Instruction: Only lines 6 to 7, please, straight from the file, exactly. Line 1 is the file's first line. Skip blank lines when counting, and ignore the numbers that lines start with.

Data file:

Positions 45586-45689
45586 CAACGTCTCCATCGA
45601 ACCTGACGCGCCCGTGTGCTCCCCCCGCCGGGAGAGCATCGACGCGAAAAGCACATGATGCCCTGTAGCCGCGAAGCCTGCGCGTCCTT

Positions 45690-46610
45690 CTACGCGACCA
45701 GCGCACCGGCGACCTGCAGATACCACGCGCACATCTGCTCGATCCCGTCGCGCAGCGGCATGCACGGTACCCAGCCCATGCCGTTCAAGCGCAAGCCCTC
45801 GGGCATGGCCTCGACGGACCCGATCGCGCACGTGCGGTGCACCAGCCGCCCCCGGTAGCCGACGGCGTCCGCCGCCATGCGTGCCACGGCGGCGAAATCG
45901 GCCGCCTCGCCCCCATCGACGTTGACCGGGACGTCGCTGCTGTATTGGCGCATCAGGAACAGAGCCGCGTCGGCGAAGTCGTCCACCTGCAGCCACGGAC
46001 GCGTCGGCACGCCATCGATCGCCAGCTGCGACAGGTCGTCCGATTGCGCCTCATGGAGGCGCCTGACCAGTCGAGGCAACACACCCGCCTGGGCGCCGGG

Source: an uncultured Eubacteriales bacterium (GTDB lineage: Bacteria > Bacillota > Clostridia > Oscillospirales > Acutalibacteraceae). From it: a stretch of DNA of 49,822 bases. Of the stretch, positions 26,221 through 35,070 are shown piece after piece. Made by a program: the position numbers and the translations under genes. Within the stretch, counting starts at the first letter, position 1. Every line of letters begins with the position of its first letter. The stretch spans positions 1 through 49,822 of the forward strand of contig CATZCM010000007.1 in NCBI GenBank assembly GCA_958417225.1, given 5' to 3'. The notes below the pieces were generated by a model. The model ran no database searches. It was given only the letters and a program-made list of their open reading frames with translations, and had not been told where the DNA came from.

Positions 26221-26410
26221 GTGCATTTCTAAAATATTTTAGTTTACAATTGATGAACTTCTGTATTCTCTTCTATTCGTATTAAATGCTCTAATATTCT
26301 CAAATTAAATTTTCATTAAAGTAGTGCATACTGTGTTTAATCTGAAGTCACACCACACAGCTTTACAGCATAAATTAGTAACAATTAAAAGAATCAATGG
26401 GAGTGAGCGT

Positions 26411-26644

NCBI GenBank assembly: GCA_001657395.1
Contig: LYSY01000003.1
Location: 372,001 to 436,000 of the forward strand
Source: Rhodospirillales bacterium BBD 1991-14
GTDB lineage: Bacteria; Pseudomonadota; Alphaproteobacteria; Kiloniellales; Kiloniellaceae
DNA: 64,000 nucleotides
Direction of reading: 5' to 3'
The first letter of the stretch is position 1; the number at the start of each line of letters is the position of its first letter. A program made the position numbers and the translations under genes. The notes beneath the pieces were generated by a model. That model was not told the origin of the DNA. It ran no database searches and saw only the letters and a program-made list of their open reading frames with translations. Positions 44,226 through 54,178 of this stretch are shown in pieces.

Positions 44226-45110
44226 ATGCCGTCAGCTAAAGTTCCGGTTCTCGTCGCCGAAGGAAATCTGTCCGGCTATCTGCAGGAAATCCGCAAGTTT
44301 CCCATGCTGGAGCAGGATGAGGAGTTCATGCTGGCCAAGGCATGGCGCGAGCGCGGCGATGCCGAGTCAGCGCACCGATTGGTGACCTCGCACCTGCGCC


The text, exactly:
45701 GCGCACCGGCGACCTGCAGATACCACGCGCACATCTGCTCGATCCCGTCGCGCAGCGGCATGCACGGTACCCAGCCCATGCCGTTCAAGCGCAAGCCCTC
45801 GGGCATGGCCTCGACGGACCCGATCGCGCACGTGCGGTGCACCAGCCGCCCCCGGTAGCCGACGGCGTCCGCCGCCATGCGTGCCACGGCGGCGAAATCG